However, two election watchdogs—National Citizens’ Movement for Free Elections (NAMFREL) and Legal Network for Truthful Elections (LENTE)—said it was time that Filipinos assess their local leaders.


“We should pressure our legislature not to postpone the 2022 barangay and SK elections. It was already postponed in 2018, 2020. So, let’s call on Congress not to postpone anymore the 2022 barangay and SK elections,” LENTE said.

It stressed that postponing the elections again would deprive Filipinos of their right to choose their local leaders and assess their performance in the past years since the last election in 2018.

“Maybe the primary consequence is we deprive our people of their right to choose their leaders […] It is high time for all of us [to elect a new set of leaders] because barangay officials are the closest government officials that we interact with in our day to day lives and we have seen in this pandemic how effective or how good it is to have good barangay officials.”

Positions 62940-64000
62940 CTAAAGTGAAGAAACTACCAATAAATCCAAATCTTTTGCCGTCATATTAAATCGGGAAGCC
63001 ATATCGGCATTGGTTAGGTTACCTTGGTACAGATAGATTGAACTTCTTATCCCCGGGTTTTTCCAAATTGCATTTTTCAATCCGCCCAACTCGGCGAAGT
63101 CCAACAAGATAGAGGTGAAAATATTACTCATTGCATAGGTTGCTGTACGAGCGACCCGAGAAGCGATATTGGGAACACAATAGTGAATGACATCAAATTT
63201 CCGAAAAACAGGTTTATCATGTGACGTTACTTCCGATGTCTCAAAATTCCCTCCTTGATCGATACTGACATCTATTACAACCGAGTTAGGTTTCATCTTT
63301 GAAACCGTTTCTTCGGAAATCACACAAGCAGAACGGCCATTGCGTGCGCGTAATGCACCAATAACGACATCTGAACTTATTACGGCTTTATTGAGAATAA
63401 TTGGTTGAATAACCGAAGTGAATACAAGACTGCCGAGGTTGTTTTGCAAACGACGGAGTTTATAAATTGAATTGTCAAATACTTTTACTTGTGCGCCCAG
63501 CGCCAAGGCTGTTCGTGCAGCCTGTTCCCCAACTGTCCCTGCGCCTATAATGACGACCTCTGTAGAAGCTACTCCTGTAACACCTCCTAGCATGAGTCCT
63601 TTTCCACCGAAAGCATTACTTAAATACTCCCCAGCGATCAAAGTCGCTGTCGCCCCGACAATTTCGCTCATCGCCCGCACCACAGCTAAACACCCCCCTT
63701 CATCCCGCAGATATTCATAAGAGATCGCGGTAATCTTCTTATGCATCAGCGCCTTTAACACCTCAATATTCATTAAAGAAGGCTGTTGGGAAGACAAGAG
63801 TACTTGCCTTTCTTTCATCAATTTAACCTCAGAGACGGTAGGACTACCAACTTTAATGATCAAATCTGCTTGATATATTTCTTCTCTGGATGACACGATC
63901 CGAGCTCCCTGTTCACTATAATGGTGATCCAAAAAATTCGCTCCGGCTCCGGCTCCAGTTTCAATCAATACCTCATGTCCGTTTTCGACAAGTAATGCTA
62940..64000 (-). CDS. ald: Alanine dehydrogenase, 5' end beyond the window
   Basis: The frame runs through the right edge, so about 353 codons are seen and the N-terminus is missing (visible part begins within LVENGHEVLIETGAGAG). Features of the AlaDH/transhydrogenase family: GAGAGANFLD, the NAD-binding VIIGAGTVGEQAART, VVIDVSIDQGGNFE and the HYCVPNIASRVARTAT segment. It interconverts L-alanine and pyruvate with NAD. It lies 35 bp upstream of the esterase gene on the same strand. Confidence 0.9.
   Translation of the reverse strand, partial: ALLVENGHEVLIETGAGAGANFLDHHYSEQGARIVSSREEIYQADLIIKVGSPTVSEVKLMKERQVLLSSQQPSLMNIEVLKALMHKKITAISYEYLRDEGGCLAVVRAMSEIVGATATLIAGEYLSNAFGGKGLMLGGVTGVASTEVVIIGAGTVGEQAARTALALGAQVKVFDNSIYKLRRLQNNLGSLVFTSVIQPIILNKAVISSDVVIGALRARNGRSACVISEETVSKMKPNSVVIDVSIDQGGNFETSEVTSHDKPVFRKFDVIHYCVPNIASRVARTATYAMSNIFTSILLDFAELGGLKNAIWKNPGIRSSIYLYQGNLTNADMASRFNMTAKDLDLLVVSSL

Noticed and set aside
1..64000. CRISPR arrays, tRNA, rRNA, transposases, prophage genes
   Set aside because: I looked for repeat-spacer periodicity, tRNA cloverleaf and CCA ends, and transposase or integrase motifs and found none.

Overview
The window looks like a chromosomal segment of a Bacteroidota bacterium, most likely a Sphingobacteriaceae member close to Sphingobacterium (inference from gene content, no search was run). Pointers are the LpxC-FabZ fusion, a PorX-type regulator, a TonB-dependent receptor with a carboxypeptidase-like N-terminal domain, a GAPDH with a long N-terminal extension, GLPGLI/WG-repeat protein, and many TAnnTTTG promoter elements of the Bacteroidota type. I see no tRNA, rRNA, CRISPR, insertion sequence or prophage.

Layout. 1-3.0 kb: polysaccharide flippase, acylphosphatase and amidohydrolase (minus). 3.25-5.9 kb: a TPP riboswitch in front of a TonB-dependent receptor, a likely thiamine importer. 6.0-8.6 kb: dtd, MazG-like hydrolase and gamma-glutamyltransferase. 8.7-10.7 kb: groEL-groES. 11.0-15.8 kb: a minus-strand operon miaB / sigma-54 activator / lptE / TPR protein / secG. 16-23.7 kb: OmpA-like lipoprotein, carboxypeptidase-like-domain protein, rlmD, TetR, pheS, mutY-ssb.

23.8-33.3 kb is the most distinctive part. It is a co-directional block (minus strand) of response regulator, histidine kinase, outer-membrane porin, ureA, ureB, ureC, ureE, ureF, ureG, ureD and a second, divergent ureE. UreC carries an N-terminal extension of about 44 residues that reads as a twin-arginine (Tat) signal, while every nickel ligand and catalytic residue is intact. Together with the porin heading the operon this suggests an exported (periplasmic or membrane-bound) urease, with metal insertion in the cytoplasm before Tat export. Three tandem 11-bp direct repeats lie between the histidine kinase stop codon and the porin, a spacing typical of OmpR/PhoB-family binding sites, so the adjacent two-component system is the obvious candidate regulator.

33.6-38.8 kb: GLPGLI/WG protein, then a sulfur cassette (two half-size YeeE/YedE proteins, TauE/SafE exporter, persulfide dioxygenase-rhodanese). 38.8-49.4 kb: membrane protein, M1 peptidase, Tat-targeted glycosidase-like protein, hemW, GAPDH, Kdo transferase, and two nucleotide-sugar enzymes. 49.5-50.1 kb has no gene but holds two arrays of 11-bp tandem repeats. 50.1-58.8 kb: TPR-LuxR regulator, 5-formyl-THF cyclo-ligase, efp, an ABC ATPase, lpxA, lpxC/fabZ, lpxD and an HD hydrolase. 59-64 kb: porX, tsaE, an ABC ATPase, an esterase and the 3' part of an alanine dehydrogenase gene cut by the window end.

NAMFREL said: “Definitely, we will oppose any move to postpone the barangay elections, given that the savings is a flimsy excuse because right now Comelec is already spending for the preparations and the P8 billion has already been spent by Comelec because of the preparations. So postponing it is useless.”

RELATED STORY: Youth rep: Postponing barangay polls would paralyze SK programs


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TAGS: Cheeno Miguel Almario, Chiz Escudero, Comelec, INQFocus, Lente, Namfrel, Rex Laudiangco, Sangguniang Kabataan (SK), Voter Registration